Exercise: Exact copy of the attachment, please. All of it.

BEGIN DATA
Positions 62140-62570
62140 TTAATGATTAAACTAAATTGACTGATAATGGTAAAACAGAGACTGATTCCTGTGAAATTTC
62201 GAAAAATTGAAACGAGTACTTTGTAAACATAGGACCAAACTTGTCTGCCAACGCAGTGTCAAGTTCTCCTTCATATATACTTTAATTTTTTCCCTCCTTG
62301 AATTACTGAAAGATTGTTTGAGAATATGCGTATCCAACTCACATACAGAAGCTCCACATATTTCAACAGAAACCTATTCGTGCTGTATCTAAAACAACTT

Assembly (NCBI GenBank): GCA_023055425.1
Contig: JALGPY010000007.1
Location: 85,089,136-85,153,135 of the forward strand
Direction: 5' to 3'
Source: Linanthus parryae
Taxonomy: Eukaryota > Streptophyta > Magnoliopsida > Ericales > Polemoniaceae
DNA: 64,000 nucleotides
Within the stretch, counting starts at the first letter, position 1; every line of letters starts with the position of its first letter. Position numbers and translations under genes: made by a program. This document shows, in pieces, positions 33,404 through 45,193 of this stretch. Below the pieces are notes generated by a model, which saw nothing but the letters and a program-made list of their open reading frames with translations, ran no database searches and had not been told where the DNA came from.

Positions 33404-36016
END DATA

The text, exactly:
Positions 62140-62570
62140 TTAATGATTAAACTAAATTGACTGATAATGGTAAAACAGAGACTGATTCCTGTGAAATTTC
62201 GAAAAATTGAAACGAGTACTTTGTAAACATAGGACCAAACTTGTCTGCCAACGCAGTGTCAAGTTCTCCTTCATATATACTTTAATTTTTTCCCTCCTTG
62301 AATTACTGAAAGATTGTTTGAGAATATGCGTATCCAACTCACATACAGAAGCTCCACATATTTCAACAGAAACCTATTCGTGCTGTATCTAAAACAACTT

Assembly (NCBI GenBank): GCA_023055425.1
Contig: JALGPY010000007.1
Location: 85,089,136-85,153,135 of the forward strand
Direction: 5' to 3'
Source: Linanthus parryae
Taxonomy: Eukaryota > Streptophyta > Magnoliopsida > Ericales > Polemoniaceae
DNA: 64,000 nucleotides
Within the stretch, counting starts at the first letter, position 1; every line of letters starts with the position of its first letter. Position numbers and translations under genes: made by a program. This document shows, in pieces, positions 33,404 through 45,193 of this stretch. Below the pieces are notes generated by a model, which saw nothing but the letters and a program-made list of their open reading frames with translations, ran no database searches and had not been told where the DNA came from.

Positions 33404-36016